I read a lot of lithub. It's where I go when I miss literary analysis for literary analysis' sake.
It's also where I go to remind myself that writing is a process. Some articles fall into grammatical technicalities of the craft (like this one on semi-colons in Garth Greenwell's Cleanness, or this one on Lauren Groff's ability to create action without verbs). Others speak to the heartache and tenacity needed to survive your dreams of authorship (like the challenge that comes from writing about your own family in this article or a reflective piece about what running an MFA-bro parody twitter can teach you).
But nevertheless, lithub reminds me that writing is a craft. One that demands drafts that require redrafts that likewise need revision, beta-readers, editing, and the works. Worst (best?) of all? Writing relies on creativity as process and craft.
So many people think creativity is an inborn trait, that all we need to master is our command of grammar, and to push through writer's blocks because our creativity is ~innate~. But just like the analysis required of algebra, creativity is a skill that needs flexing.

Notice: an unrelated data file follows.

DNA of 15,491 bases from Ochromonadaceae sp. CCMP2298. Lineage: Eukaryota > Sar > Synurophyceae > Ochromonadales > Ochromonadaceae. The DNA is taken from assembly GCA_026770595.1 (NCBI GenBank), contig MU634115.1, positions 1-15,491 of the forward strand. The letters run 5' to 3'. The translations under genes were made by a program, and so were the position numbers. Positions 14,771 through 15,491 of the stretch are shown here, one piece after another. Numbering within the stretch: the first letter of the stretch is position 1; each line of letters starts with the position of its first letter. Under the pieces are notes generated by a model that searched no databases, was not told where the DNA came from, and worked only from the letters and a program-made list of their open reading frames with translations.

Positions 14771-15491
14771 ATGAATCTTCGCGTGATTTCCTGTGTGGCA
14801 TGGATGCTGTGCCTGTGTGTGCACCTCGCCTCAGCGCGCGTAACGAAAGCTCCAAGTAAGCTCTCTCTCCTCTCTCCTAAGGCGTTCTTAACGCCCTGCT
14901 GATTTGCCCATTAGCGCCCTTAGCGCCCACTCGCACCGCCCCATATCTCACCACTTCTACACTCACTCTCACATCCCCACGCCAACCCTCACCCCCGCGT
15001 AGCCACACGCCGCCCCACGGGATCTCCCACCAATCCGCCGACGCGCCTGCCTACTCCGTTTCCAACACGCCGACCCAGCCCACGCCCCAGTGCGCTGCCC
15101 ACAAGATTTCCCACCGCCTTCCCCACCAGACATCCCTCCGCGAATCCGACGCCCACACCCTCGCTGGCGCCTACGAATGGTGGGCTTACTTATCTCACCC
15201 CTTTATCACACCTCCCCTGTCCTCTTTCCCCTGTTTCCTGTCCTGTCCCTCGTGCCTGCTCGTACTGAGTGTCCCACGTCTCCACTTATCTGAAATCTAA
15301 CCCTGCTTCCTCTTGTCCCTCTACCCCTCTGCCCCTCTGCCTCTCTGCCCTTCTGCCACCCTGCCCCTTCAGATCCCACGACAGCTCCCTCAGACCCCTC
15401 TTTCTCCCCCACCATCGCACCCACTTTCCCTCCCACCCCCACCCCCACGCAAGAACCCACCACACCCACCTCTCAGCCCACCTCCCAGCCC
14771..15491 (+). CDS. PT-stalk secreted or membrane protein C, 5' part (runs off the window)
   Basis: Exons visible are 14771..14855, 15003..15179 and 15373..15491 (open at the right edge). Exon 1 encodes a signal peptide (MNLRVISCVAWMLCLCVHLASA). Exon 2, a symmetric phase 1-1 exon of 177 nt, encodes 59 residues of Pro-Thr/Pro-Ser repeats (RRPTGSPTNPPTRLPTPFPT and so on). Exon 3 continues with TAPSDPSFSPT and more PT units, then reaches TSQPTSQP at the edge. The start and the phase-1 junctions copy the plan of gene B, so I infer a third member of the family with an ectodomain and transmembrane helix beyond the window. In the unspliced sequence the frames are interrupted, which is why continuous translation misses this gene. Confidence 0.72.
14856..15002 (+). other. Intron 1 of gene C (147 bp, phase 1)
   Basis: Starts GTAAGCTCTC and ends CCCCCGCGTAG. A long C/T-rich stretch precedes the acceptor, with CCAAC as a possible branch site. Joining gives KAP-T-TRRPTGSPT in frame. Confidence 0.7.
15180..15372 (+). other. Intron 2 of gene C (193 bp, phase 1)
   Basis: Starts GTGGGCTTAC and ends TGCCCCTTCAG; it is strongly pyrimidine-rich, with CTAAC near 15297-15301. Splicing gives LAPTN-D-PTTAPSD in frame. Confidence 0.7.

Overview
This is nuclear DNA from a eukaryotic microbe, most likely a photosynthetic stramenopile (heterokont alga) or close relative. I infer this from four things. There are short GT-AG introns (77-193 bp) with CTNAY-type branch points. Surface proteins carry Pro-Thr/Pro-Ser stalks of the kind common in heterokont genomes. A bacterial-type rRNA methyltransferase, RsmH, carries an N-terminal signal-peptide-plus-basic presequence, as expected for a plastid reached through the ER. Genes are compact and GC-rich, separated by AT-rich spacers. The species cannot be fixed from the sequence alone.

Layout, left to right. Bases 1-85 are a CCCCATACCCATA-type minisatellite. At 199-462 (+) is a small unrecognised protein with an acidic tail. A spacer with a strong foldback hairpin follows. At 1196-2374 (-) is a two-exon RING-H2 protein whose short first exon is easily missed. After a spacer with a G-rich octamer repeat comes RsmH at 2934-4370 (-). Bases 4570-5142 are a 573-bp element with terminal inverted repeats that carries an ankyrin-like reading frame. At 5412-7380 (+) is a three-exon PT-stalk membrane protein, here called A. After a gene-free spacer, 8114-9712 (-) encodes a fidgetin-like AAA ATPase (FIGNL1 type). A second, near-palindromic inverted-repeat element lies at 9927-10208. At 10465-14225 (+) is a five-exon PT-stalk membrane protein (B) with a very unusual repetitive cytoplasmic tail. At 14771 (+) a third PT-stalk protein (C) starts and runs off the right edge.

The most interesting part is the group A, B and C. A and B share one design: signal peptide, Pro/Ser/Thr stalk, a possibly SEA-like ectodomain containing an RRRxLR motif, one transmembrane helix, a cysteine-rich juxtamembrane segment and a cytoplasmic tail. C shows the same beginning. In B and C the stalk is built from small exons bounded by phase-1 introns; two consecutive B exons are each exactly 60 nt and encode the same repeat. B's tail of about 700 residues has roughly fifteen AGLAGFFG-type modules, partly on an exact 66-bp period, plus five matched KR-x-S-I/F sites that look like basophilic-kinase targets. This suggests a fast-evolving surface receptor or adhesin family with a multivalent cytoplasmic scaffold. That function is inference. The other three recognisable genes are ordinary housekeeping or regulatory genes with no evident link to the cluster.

As an amateur artist (and I use the word amateur here lovingly), I know to stretch my hand before starting a larger project. In drawing, painting, etc. there's the need to throw some sketches out first then get to the gritty. In a way, I'd compare this less to first novel drafts and more to writing for the sake of writing.
Here's the thing:
Not everything needs to be published.
Sure--that much I learned from my 40-week writing challenge (which you can read about here).
But take notes. Make observations. Try to detail them as exact and vivid as possible. I'd done these things in my own way, though never kept them compiled in a notepad. Instead, my notes just hopped from phone to phone, save for the years I wrote observations on my childhood desk.
So whatever your own challenge may be--40-week prompts, fanfiction drabbles, character sketches for the next great American novel--take 10 minutes a day to just write for the sake of word-making. (Yeah! Word-Making! Not even storytelling!) Write a sentence that indulges you, that most editors would snuff as pretentious or tell you is a bit of sentimental drivel.
Sketch a second of your life in that exact moment--the sun half-cast into your classroom or office--or play a small piece of your daydreams--how sometimes the skyscrapers outside your window look more like mountains splattered with stars on their trails.
Anyway, below the cut are some of my written sketches: an incomplete, ever-growing and endless listicle of my notes, observations, and one-liners...